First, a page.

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Presented March 4, 2018 at Calvary Bible Church East in Kalamazoo, Michigan


Calvary Bible Church East 5495 East Main St Kalamazoo, MI 49048 CalvaryEast.com Copyright © 2018 by Bryan Craddock Unless otherwise indicated, all Scripture quotations are from the ESV® Bible (The Holy Bible, English Standard Version®), copyright © 2001 by Crossway, a publishing ministry of Good News Publishers. Used by permission. All rights reserved.


Most attempts at leadership fall into one of two categories. Some people approach it like driving a team of horses. They yell and crack their whip and expect everyone to fall in line. They coerce people with fear and intimidation. We expect this authoritarian behavior from third world dictators and military commanders, but we also find it in businesses, families, marriages, and some churches. Other people approach leadership like a magic show.

They

atmosphere

orchestrate of

drama

an and

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emotionally-charged excitement.

They


manipulate people’s perception of what is true with hype

and

misdirection.

Many

salespeople

and

politicians rely upon this strategy, but it is also increasingly common among corporate executives, sports coaches, educators, and again among church leaders. Is it any surprise that so many of us are frustrated and angry? We have tried following different leaders, but they inevitably disappoint us. We are not overtly rebellious, but our society is increasingly divided and skeptical. Has there ever been a leader who does not exploit people—someone who leads as a genuine servant without manipulation or coercion? I believe that Jesus Christ is that kind of leader. Even by purely secular standards, we must acknowledge his remarkable impact. He lived 2,000 years ago in what is now Israel. His hometown, Nazareth, was a relatively insignificant place off in the hills to the north. He was known there as the son of a carpenter. He made occasional trips down to Jerusalem, but most of his time was spent around the Sea of Galilee. For a few years, he created a stir with his teaching, but at the instigation of the Jewish leaders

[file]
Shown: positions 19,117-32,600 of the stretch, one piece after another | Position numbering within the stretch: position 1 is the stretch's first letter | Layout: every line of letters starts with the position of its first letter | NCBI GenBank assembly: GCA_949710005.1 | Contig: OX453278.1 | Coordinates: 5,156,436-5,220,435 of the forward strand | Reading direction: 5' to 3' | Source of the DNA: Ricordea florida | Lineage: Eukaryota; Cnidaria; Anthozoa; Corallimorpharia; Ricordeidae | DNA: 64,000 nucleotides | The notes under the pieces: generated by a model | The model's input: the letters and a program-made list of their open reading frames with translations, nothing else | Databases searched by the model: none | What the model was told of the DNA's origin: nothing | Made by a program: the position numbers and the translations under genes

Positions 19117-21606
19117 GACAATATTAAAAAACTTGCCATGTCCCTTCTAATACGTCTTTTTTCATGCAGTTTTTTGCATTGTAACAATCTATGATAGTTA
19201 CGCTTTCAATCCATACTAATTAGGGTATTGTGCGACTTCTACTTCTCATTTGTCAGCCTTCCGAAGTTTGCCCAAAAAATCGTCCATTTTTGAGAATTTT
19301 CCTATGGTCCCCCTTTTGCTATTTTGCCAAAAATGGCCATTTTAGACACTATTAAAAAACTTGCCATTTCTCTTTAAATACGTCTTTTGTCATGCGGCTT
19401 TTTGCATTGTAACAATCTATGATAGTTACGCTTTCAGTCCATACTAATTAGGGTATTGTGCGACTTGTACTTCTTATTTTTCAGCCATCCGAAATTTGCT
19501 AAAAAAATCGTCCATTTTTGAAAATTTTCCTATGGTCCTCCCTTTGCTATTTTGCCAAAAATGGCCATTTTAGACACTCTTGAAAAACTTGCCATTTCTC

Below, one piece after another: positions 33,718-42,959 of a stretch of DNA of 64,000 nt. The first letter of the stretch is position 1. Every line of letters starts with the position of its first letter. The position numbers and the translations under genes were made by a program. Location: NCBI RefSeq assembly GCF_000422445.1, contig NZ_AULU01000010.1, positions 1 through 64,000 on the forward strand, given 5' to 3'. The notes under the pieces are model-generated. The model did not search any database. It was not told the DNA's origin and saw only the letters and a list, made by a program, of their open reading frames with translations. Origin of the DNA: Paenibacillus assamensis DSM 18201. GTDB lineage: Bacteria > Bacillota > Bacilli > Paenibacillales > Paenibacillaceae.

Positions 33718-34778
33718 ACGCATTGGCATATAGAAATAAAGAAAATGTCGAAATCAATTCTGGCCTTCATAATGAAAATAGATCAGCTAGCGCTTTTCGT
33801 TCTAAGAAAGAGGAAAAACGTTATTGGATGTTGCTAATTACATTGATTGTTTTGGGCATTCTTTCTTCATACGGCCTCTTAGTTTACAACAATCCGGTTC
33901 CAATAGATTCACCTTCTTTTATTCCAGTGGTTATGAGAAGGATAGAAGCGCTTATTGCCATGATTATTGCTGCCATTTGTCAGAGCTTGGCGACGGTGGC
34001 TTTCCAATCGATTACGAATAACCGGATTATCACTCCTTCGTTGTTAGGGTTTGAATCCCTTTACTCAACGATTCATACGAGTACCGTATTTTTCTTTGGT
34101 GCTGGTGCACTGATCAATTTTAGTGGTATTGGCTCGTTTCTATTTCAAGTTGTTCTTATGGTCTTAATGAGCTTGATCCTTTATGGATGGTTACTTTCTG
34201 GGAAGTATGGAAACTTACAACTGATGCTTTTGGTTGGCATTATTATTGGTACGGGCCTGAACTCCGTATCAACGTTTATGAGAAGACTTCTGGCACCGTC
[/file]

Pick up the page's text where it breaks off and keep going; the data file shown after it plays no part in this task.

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the crowds turned against him and pressured the Romans to crucify him. His few remaining disciples claimed that he rose from the dead. They began to spread his teaching throughout the Roman Empire, but they faced persecution from both Jews and Romans. Today, however, roughly one third of the world’s population identifies themselves as Christian. The organization that Jesus started, the church, has split countless times and been through good times and bad, but it continues to thrive 2,000 years later. Mark 10:42-45 sums up Jesus’ teaching on leadership. His disciples were trying to cement their own positions of authority for the future, but the passage tells us, And Jesus called them to him and said to them, "You know that those who are considered rulers of the Gentiles lord it over them, and their great ones exercise authority over them. But it shall not be so among you. But whoever would be great among you must be your servant, and whoever would be first among you must be slave of all. For even the Son of Man came not to be served but to serve, and to give his life as a ransom for many."

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The death of Jesus is the ultimate example of servant leadership. But how does that servant mindset translate to normal everyday interactions with people? The Four Gospels are full of examples from the life of Jesus, but Luke 5:1-11 stands out. It describes a significant moment in the relationship between Jesus and Simon Peter, the man who later becomes the leading apostle. As we walk through the passage, we will see three practices of genuine servant leadership. These practices serve as an example for us, but they also make a compelling case for becoming a follower of Jesus.

Practice 1: Entering our World

5

Practice 2: Challenging Our Perspective

9